Hampshire’s heritage railway, The Watercress Line, which runs over 10 miles from Alresford to Alton, has been honoured with The Queen’s Award for Voluntary Service.

The award has been made in recognition of the contribution made by the railway’s many dedicated volunteers over nearly 50 years.

The Queen’s Award for Voluntary Service is the highest award a voluntary group can receive in the UK and is equivalent to an MBE awarded to an individual.

President of the Railway Richard Lacey said: “Everybody at The Watercress Line is truly honoured and thrilled that our efforts have been recognised by this award.

“Since 1974, our wonderful volunteers, working with our small core of paid staff, have driven the restoration of the railway and reconnected Alresford to Alton by rail.

“Their skills, dedication and sheer hard work in restoring, operating and maintaining the railway and in delivering ground-breaking special events, such as our Steam Illuminations, has brought huge benefit to the local community.

“Without the enthusiasm and commitment of our extraordinary volunteers, none of this would have been possible.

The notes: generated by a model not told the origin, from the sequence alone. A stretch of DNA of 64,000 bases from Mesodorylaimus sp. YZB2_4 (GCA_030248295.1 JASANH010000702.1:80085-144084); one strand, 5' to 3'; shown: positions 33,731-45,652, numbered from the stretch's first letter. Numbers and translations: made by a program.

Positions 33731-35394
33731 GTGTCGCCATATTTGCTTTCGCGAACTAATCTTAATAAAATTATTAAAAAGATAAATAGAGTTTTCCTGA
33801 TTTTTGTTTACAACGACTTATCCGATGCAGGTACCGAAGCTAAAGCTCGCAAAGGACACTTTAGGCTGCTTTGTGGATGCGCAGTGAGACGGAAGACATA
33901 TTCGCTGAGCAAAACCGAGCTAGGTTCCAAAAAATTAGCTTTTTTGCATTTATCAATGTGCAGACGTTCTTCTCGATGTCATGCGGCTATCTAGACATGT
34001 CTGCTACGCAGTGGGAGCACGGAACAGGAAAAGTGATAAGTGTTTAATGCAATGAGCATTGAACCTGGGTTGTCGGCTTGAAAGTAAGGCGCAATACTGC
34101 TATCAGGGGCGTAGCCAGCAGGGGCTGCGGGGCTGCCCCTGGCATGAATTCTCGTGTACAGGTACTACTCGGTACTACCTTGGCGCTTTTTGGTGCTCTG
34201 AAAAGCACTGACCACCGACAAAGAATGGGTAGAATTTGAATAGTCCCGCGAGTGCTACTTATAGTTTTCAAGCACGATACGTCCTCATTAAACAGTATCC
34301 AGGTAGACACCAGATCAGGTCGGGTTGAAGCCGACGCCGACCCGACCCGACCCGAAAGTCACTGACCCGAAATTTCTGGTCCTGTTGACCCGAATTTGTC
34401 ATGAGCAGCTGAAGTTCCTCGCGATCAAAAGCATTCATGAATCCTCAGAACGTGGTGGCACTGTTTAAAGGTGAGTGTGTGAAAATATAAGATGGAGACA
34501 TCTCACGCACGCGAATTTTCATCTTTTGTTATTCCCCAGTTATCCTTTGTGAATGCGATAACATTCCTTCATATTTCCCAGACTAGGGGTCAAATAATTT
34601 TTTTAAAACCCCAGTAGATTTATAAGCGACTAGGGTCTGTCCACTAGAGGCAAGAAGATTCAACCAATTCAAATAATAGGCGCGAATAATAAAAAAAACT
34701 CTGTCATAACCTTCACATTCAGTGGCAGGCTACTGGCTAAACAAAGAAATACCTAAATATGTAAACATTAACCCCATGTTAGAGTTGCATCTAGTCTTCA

“Being part of The Watercress Line’s volunteer team is a wonderful opportunity for people to come together to share experience and learn new skills and it brings value to the local community, as well as to the individual.

“I would like to send a huge thank you to all our volunteers, past and present, for all their contributions to our thriving enterprise. I hope that this award may tempt many more people to volunteer with us and benefit from what we have to offer.”

Representatives of The Watercress Line will receive the award crystal and certificate from The Lord-Lieutenant for Hampshire, Nigel Atkinson Esq, later this summer. In addition, two volunteers will attend a garden party at Buckingham Palace in May 2023, along with other recipients of this year’s Award.

The Watercress Line is one of 244 local charities, social enterprises and voluntary groups to receive the prestigious Queen’s Award for Voluntary Service this year. Their work, along with others from across the UK, showcases all the ways in which volunteers contribute to their local communities and work to make life better for those around them.

The Queen’s Award for Voluntary Service aims to recognise outstanding work by local volunteer groups to benefit their communities. It was created in 2002 to celebrate The Queen’s Golden Jubilee. Recipients are announced each year on June 2, the anniversary of The Queen’s Coronation.

Award winners this year are wonderfully diverse – they include volunteer groups from across the UK, including: a rural support group for farmers in Shropshire; a community magazine addressing isolation in the Western Isles and a food bank in Greater London.